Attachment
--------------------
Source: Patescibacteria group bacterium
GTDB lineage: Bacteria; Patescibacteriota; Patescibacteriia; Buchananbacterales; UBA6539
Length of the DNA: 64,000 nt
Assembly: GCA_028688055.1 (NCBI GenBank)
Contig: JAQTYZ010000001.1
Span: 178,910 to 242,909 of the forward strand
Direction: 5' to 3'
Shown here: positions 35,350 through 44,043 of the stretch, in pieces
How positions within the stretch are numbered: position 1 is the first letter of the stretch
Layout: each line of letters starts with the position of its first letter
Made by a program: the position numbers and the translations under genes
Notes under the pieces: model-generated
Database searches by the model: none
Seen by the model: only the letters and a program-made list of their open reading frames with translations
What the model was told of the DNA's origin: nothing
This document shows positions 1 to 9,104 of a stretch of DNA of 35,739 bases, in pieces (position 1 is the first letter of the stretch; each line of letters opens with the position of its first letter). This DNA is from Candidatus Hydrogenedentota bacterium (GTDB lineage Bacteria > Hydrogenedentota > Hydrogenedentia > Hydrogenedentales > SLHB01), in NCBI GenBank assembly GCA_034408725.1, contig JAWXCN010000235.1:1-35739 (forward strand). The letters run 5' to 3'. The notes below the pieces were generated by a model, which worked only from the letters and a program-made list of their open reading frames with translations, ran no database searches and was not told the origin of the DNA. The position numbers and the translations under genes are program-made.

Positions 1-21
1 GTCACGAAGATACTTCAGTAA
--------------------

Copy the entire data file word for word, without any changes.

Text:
Source: Patescibacteria group bacterium
GTDB lineage: Bacteria; Patescibacteriota; Patescibacteriia; Buchananbacterales; UBA6539
Length of the DNA: 64,000 nt
Assembly: GCA_028688055.1 (NCBI GenBank)
Contig: JAQTYZ010000001.1
Span: 178,910 to 242,909 of the forward strand
Direction: 5' to 3'
Shown here: positions 35,350 through 44,043 of the stretch, in pieces
How positions within the stretch are numbered: position 1 is the first letter of the stretch
Layout: each line of letters starts with the position of its first letter
Made by a program: the position numbers and the translations under genes
Notes under the pieces: model-generated
Database searches by the model: none
Seen by the model: only the letters and a program-made list of their open reading frames with translations
What the model was told of the DNA's origin: nothing
This document shows positions 1 to 9,104 of a stretch of DNA of 35,739 bases, in pieces (position 1 is the first letter of the stretch; each line of letters opens with the position of its first letter). This DNA is from Candidatus Hydrogenedentota bacterium (GTDB lineage Bacteria > Hydrogenedentota > Hydrogenedentia > Hydrogenedentales > SLHB01), in NCBI GenBank assembly GCA_034408725.1, contig JAWXCN010000235.1:1-35739 (forward strand). The letters run 5' to 3'. The notes below the pieces were generated by a model, which worked only from the letters and a program-made list of their open reading frames with translations, ran no database searches and was not told the origin of the DNA. The position numbers and the translations under genes are program-made.

Positions 1-21
1 GTCACGAAGATACTTCAGTAA